Australia's Dream Summit 2019 Indigenous Advisory Group
Dream Summit 2019 Indigenous Advisory Group

As the program developed, an amazing collection of community partners joined the cause and offered their mentorship, support, and access to their communities. A huge shout out to the below organisations for lending their support and making Dream Summit 2019 a huge success:

Dream Summit 2019 — Community Partner Organisations
Dream Summit 2019 — Community Partner Organisations

With the support of community partners, applications for Dream Summit for the program opened in mid-July and quickly saw a flurry of interest from around Australia. In all, over 100 businesses applied to attend the Summit. From machine learning-enabled dentistry to wellness and fashion — the applications represented the strength of diversity that exists in the Indigenous business community.

Generously made possible by Minderoo, many of the successful applicants had their travel and accommodation sponsored to attend the event, coming from as far north as Kununurra, south-west as Albany and all across the eastern coast of Australia.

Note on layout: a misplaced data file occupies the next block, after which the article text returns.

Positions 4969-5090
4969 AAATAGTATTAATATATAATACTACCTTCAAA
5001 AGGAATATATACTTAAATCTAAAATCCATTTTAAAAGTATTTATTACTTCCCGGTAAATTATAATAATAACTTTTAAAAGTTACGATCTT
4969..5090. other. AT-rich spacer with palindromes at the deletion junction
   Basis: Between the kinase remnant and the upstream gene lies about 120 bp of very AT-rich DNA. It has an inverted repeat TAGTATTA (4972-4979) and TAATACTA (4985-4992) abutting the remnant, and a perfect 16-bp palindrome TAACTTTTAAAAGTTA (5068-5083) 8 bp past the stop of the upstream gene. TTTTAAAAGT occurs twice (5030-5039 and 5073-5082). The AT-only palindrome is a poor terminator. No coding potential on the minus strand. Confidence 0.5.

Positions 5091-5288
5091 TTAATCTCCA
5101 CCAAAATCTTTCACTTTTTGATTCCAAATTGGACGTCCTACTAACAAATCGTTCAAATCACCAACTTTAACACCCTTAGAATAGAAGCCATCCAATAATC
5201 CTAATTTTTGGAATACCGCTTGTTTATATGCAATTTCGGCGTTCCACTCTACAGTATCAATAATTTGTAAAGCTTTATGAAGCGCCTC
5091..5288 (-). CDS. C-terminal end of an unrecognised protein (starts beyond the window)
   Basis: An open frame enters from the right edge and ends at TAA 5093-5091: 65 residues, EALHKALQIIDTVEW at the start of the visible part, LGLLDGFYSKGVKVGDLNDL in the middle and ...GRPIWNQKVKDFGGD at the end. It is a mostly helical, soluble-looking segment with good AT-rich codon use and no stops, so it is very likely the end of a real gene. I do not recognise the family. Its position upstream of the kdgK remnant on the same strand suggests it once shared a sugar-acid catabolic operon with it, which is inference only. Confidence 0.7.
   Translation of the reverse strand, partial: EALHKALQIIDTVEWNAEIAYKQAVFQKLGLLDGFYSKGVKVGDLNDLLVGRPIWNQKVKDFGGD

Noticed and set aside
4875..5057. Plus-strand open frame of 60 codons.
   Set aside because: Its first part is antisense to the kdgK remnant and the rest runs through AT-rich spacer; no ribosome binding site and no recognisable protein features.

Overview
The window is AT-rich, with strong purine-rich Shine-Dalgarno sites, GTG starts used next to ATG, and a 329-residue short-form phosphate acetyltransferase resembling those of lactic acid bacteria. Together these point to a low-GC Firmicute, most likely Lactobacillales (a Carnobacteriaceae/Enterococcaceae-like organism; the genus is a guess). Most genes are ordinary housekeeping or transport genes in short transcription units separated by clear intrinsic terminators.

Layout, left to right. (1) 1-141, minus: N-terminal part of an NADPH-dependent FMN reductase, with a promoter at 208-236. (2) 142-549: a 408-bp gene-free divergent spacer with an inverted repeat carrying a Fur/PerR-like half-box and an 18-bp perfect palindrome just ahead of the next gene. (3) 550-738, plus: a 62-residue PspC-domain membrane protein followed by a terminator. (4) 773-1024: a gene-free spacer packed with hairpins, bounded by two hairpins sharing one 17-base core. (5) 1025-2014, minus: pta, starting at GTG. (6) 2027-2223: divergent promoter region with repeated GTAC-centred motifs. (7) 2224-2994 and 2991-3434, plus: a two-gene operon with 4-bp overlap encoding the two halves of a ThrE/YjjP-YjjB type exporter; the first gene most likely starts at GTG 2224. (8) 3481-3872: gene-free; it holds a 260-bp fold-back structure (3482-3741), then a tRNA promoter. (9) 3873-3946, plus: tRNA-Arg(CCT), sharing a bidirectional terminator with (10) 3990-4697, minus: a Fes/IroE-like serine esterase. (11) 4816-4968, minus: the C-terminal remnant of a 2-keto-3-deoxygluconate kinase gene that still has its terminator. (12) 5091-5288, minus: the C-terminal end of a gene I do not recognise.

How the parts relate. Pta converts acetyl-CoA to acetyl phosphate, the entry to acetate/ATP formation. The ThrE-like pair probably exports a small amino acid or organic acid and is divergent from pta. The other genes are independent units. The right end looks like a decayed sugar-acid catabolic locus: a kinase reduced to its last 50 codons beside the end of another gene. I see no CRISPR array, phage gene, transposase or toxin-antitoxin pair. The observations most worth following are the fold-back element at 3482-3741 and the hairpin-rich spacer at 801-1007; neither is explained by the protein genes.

Indigenous entrepreneur with white baseball cap attending the dream summit

Dream Summit kicked off on the 12th September at the Sydney Startup Hub with a warm Welcome to Country from Uncle Allen Madden, respected Gadigal Elder and cultural representative for the Metropolitan Local Aboriginal Land Council.

His humor and acknowledgment of the deep history and wisdom that has come before us set the perfect tone for the next two days.

After an energetic keynote from Melbourne Business School’s, Geoff Martin, we launched into a jam-packed 2-days that saw the participants learning from some of the Indigenous community’s leading emerging business leaders and the Australian innovation community’s best and brightest minds.

Thank you to the following amazing speakers and mentors who shared their experience and wisdom throughout the Dream Summit, including:

  • The Wayne Quilliam Story — Wayne Quilliam
  • Business Model Canvas Masterclass — Katelyn Sharratt and Georgia McDonald, Wade Institute
  • Scaling Your Business Globally — Lasya Rao & Kathleen Lawler, Austrade
  • Startups, Business and War Stories — Shantelle Thompson, John Chambers & Rhys Hayes
  • Partnering for success — Dwayne Good, Inspire Travel & Leah Cameron, Marrawah Law
  • The Importance of Great Teams to Build a Great Company — Blake Solly CEO, South Sydney Rabbitohs & Alisha Parker-Elrez, GM Souths Care
  • The Facebook Story — Stephen Scheeler, former Facebook A&NZ CEO
  • The Rae Johnston Story — Rae Johnston, The Startup Show
  • Fireside Chat: Raising Investment — Rick Baker, Blackbird Ventures